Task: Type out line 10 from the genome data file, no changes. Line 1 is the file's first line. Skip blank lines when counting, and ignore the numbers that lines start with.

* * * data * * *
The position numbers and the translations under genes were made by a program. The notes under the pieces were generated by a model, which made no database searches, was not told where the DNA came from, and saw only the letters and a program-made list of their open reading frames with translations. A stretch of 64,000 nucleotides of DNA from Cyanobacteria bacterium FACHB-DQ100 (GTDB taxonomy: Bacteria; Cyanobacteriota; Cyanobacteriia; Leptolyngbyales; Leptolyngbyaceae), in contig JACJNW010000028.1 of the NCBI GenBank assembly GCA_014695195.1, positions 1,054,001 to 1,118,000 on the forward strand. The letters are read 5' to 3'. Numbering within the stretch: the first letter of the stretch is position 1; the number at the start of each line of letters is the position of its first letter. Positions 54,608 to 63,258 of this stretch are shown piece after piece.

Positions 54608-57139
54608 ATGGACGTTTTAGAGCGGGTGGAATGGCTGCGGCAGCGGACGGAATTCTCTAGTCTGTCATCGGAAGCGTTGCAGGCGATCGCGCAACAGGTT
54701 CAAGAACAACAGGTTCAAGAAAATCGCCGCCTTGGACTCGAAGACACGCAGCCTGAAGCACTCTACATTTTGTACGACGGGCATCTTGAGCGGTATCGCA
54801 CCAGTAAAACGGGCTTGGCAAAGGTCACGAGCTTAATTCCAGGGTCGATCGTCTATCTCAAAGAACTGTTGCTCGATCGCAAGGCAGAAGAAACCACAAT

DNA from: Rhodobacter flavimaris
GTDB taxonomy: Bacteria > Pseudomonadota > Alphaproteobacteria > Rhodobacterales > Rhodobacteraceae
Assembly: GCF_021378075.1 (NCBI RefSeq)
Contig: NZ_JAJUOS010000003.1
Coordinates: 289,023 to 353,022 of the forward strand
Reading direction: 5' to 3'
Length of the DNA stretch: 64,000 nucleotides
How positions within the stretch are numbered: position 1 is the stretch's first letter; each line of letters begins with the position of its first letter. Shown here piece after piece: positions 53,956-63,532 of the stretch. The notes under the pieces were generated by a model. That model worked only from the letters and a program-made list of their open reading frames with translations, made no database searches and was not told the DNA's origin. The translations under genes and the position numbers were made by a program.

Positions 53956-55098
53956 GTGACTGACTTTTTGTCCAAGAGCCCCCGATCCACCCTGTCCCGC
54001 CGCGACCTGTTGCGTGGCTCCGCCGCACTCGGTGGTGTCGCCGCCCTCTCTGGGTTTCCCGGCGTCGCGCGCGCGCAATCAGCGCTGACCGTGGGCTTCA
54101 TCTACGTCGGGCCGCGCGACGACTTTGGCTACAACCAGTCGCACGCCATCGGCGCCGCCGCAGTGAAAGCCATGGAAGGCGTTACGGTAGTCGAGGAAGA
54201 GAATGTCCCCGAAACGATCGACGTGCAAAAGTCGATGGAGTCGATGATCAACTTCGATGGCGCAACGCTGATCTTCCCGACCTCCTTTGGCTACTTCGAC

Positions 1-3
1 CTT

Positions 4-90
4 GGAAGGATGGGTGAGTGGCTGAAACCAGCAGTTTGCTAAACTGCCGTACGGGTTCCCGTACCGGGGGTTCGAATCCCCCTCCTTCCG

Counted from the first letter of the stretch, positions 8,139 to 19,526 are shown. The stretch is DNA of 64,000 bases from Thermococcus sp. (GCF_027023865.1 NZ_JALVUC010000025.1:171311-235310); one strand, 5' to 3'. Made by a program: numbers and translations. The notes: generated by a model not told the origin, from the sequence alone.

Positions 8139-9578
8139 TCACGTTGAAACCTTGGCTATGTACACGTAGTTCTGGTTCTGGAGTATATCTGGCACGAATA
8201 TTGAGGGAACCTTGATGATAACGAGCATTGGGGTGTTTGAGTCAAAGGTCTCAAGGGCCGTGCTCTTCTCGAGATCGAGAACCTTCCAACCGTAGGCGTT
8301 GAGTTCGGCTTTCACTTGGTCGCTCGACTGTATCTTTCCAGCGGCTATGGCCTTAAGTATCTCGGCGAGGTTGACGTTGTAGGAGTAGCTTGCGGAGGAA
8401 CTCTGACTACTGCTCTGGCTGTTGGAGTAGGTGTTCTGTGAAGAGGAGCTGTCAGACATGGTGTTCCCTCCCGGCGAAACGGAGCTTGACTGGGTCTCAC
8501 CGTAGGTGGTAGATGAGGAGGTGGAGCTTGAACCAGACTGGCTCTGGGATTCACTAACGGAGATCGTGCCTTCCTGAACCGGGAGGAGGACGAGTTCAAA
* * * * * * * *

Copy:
Coordinates: 289,023 to 353,022 of the forward strand